Kingfisher Profits Fall on Tough Markets, Currency
Kingfisher, Europe's No. 1 home improvements retailer, posted a 6 percent fall in third-quarter profit, hit by a fall in sales in its main markets in France and the UK as well as unfavorable foreign exchange movements.
The group , which runs B&Q and Screwfix in the UK and Castorama and Brico Depot in France and elsewhere, said on Thursday it made a retail profit of 257 million pounds ($411 million) in the 13 weeks to October 27.
That compared to an analysts' average forecast of 255 million pounds, according to a company poll, and 273 million pounds made in the same period last year.
Retail profit was adversely impacted by 16 million pounds due to translating euro and Polish zloty overseas profits into sterling.
"Our markets remain challenging, with consumer confidence still weak and so we maintain our strong focus on margin, costs and cash," said Chief Executive Ian Cheshire.
Many retailers are suffering in Europe as disposable incomes are squeezed by inflation, muted wages growth and austerity measures, and as shoppers fret over the implications of the euro zone debt crisis.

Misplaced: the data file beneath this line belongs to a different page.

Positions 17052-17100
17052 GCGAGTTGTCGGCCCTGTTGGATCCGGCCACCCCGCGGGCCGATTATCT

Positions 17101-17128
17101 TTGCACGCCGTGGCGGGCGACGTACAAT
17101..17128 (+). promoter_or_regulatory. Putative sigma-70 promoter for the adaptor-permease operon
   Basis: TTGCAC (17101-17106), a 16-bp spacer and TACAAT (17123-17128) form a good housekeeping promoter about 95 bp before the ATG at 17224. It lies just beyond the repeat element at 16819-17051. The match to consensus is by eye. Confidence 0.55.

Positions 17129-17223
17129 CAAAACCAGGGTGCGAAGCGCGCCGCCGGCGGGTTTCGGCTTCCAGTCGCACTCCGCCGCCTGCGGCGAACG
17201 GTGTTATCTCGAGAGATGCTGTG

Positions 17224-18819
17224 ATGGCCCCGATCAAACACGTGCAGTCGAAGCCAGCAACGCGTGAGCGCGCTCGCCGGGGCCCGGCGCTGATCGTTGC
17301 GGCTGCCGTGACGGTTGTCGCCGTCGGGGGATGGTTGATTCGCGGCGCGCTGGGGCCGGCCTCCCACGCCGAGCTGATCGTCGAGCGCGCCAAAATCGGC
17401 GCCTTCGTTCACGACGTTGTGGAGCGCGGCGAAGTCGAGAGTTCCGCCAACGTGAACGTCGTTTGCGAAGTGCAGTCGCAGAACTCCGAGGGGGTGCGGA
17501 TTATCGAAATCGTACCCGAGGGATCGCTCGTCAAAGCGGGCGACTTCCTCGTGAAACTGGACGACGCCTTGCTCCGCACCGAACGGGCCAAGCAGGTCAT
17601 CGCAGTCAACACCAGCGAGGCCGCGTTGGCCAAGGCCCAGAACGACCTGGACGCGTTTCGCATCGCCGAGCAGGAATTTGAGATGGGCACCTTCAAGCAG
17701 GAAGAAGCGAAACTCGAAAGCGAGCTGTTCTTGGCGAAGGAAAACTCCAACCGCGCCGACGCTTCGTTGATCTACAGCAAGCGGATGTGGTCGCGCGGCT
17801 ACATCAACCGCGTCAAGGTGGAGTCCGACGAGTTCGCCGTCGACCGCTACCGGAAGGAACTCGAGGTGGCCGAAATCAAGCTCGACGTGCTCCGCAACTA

A continuing low level of housing transactions is also bad news for home improvement firms like Kingfisher.
The group's total sales fell 3.9 percent to 2.71 billion pounds, with sales at stores open over a year down 2.8 percent on a constant currency basis.
Like-for-like sales fell 2.8 percent in France and were down 3.8 percent in the UK and Ireland.
But they only fell 0.8 percent in Kingfisher's 'other international' division, which includes stores in Poland, China, Spain and Russia.
It ended the period with net cash of 222 million pounds.
The firm has tried to offset weak demand in many markets with a drive to improve profitability by buying more goods centrally, and directly, from cheaper manufacturing centers such as China.
Kingfisher shares, up 11 percent over the past year, closed Wednesday at 281 pence, valuing the business at 6.65 billion pounds.